A small spring water canal, that served for the daily water needs of the houses, runs down the center of the street. A number of the wooden samurai residences and gardens have been preserved here including the Torita, Shinozuka and Yamamoto homes.

Buke-yashiki Shimabara

The homes are unoccupied and are free to enter. Some of the tatami-floored rooms have mannequins in period dress recreating scenes from samurai life.

Buke-yashiki Shimabara, Kyushu

The properties measure about 300 square meters and were occupied by mid-ranking samurai who served as clerks and administrators to the feudal lord (Matsudaira) and received a stipend of between 7 and 17 koku of rice a year, depending on their rank. Each property was planted with loquat, persimmon and orange trees to provide the family with fresh fruit.

The high, stone walls for defense are a feature of the houses.

© JapanVisitor.com

Tuesday, January 25, 2011

Japanese Rivers

The vast majority of rivers and streams in Japan have had their banks concreted as a flood control measure, rendering many of them little more than glorified drains in large urban areas.

The beautiful Kamo River, which flows through Kyoto and inspired Japanese haiku poets and painters in times gone past, still has an illegal yakuza-run incinerator in its upper reaches despite a decades-long citizens' protest to shut it down.

Japanese River

Despite this, and the amount of household garbage that is routinely thrown into them, Japanese rivers and streams provide viable eco-systems for a remarkable number of fish, birds, frogs, turtles and insects to survive and indeed thrive in adversity in some areas.

Japanese Rivers

The Shinano River in Nagano and Niigata Prefectures is Japan's longest river at 367km. The Go River in Shimane is one of the few that has not been overly-concreted along its banks.

Japanese River in Shimane
Gonokawa, Shimane
© JapanVisitor.com

Monday, January 24, 2011

Sokenji Temple


Sokenji Temple, in Shiga Prefecture, was incorporated into Oda Nobunaga's grandiose Azuchi Castle, and actually pre-dated the castle, which was completed in 1579.

Sokenji Temple Shiga

Located near the shores of Lake Biwa, the original three-storey pagoda was built in 1554 and is believed to have been moved from Chojuji Temple in Koga (甲賀, Koka) to its present location.

Sokenji Temple escaped the fires that ravaged and destroyed Azuchi Castle in 1582. After Nobunaga's death at Honnoji Temple in Kyoto at the hands of the traitor Akechi Mitsuhide, his second son Nobukatsu clashed with Akechi's retainers and during the subsequent skirmish between the two sides the great seven-storey tenshu (keep) of Azuchi Castle was burnt to the ground.

Sokenji Temple, Shiga Prefecture

The temple belongs to the Rinzai sect of Zen Buddhism and is a 30-minute walk from Azuchi Station on the JR Biwako Line.

There is also a Sokenji Temple in Nagoya city in Osu Kannon.

Map of Sokenji Temple at Azuchi Castle

© JapanVisitor.com

Japan temple
Azuchi Castle
Oda Nobunaga
Japanese History

Sunday, January 23, 2011

BBC comedy quiz show QI draws complaint from Japanese embassy


The following video from the BBC comedy quiz show QI, hosted by Stephen Fry, drew an official complaint from the Japanese Embassy in London and an equally quick apology from the BBC.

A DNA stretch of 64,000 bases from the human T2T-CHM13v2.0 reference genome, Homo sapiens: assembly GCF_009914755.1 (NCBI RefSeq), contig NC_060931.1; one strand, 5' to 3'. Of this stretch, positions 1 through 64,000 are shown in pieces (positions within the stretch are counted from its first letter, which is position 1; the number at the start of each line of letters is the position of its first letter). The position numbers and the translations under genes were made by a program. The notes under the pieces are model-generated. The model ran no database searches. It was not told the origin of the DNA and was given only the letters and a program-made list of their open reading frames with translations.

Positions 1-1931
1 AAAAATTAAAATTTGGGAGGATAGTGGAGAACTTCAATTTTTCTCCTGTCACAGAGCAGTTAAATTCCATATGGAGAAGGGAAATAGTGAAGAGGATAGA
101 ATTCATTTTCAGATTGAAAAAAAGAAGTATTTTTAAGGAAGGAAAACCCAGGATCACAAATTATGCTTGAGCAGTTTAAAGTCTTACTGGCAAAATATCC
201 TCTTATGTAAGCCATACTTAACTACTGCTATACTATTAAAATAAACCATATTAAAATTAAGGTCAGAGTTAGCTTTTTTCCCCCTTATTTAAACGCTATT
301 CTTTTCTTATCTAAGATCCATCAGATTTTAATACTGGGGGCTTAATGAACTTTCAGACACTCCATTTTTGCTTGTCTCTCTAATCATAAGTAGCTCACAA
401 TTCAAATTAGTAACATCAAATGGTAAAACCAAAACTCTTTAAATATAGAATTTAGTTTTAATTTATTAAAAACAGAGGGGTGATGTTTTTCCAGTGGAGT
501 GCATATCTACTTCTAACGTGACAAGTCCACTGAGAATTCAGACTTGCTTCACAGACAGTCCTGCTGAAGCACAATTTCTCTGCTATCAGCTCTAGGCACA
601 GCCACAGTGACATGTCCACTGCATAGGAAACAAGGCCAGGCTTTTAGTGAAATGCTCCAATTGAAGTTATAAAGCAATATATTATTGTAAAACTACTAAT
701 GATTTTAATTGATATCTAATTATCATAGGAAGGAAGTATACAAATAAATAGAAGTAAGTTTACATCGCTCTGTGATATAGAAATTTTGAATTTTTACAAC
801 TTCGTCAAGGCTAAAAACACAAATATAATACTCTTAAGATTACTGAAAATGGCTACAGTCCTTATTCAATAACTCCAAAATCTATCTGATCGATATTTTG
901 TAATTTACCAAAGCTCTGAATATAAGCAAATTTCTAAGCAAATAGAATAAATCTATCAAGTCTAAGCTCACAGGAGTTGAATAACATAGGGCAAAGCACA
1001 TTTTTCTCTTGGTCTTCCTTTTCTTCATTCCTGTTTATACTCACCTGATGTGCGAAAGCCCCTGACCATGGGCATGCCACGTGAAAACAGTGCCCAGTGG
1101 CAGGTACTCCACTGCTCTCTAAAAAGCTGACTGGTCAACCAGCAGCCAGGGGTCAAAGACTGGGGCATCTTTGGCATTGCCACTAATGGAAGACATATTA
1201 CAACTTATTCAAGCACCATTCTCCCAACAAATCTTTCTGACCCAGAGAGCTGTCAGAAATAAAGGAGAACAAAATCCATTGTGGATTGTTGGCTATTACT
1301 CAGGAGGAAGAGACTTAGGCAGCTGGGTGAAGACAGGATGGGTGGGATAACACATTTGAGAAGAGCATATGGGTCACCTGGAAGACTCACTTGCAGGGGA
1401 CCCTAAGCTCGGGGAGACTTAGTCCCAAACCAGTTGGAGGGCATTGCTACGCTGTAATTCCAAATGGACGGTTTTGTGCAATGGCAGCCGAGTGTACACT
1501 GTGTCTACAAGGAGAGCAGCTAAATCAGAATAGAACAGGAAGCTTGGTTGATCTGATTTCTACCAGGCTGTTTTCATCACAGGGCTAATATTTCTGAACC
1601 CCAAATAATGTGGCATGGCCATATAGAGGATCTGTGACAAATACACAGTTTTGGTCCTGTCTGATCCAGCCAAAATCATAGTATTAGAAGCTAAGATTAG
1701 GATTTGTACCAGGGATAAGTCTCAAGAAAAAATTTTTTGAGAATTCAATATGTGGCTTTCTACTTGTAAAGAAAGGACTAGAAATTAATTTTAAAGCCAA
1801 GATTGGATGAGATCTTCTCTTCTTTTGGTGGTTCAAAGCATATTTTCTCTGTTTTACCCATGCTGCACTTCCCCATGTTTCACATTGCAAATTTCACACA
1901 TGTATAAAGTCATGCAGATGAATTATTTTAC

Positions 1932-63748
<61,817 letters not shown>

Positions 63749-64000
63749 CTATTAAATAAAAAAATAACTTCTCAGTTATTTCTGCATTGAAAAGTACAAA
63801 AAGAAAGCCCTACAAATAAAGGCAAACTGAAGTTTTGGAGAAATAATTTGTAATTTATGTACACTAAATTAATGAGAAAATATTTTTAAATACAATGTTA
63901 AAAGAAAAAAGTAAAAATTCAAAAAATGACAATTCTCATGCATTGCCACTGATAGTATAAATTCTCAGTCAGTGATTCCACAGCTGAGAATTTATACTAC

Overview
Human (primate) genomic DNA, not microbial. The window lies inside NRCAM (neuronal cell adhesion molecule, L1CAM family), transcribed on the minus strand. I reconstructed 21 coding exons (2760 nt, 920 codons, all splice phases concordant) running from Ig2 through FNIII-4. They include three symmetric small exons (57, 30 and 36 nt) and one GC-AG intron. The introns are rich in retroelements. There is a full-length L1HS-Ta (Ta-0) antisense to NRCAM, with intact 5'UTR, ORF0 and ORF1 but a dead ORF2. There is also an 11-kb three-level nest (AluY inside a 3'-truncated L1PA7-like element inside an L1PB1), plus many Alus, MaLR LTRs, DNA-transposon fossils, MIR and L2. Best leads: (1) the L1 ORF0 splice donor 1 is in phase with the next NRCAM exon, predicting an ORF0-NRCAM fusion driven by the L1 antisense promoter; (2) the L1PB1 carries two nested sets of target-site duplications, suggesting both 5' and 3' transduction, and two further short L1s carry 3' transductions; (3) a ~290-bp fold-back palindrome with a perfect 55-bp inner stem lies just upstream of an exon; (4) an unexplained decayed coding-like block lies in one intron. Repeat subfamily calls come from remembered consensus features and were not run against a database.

Fry portrayed Tsutomu Yamaguchi, a survivor of both nuclear bombs dropped on Japan during WWII, as the "unluckiest man in the world."

Yamaguchi, who died aged 93 last year of stomach cancer, was badly burned by the atomic bombing of Hiroshima while on business in the port city, but managed to take a train to his hometown of Nagasaki, where he experienced the second bomb to be dropped on Japan by American forces.

It is supposed that around 100 people were subject to the same "double bombing" experience at the time.

© JapanVisitor.com

Japan News This Week 23 January 2011


Japan News.New Japanese Fashion: LED Lights for Your Teeth

New York Times

How retirement is being reinvented worldwide

Christian Science Monitor

Life inside the happiest company in Japan


Proposed sale of Japanese land for Chinese consulate stokes anti-Chinese views

Washington Post

Expert board game players utilise specific brain areas


Toylet video games help Japanese men aim straight


Host-nation deal inked, not 'sympathy budget'

Japan Times

China deja atrás a Japón como segunda economía mundial al crecer un 10,3%

El Pais



New Year 2011, Okinawa and the Future of East Asia

Japan Focus

Japan beats Qatar, Uzbekistan sees off Jordan

Yahoo Sports

Last Week's News


More than half of Japanese are somewhat optimistic about the future of the country. According to a survey released by the Japanese Trade Union Confederation, 51.6% said Japan would be "much better" or "somewhat better" in 30 years.

Source: Daily Yomiuri

There were 5,616 more test takers for the annual college examination known as the "Center Shiken." That is in spite of a decline in the overall population of young people.

Source: Nikkan Sports

© JapanVisitor

Saturday, January 22, 2011

Niijima Island


Niijima, 160km south of Tokyo, is part of the Izu Islands (Izu-shoto) which also include Oshima, Toshima, Kozushima and Shikine-jima. The outer group of islands includes Hachijojima, Mikurajima and Mitakejima. The islands are actually part of Tokyo!

Niijima was a place of exile in the Edo Period (1603-1868) but is now a popular surfer's paradise in summer, though largely deserted of visitors at other times.

Habushi-ura is the best surfing, windsurfing and swimming beach on the island - over 6km of fine white sand and good waves. Maehama is a smaller beach on the other side of the island.

If you come outside the surfing season, hire a bicycle and enjoy the peace and tranquility the island offers after Tokyo. Things worth seeing include the hot-springs at Yunohama Onsen and Mamashita Onsen and the the Niijima Modern Glass Art Center (Tel: 04992 55140), where you can see glass-blowers at work.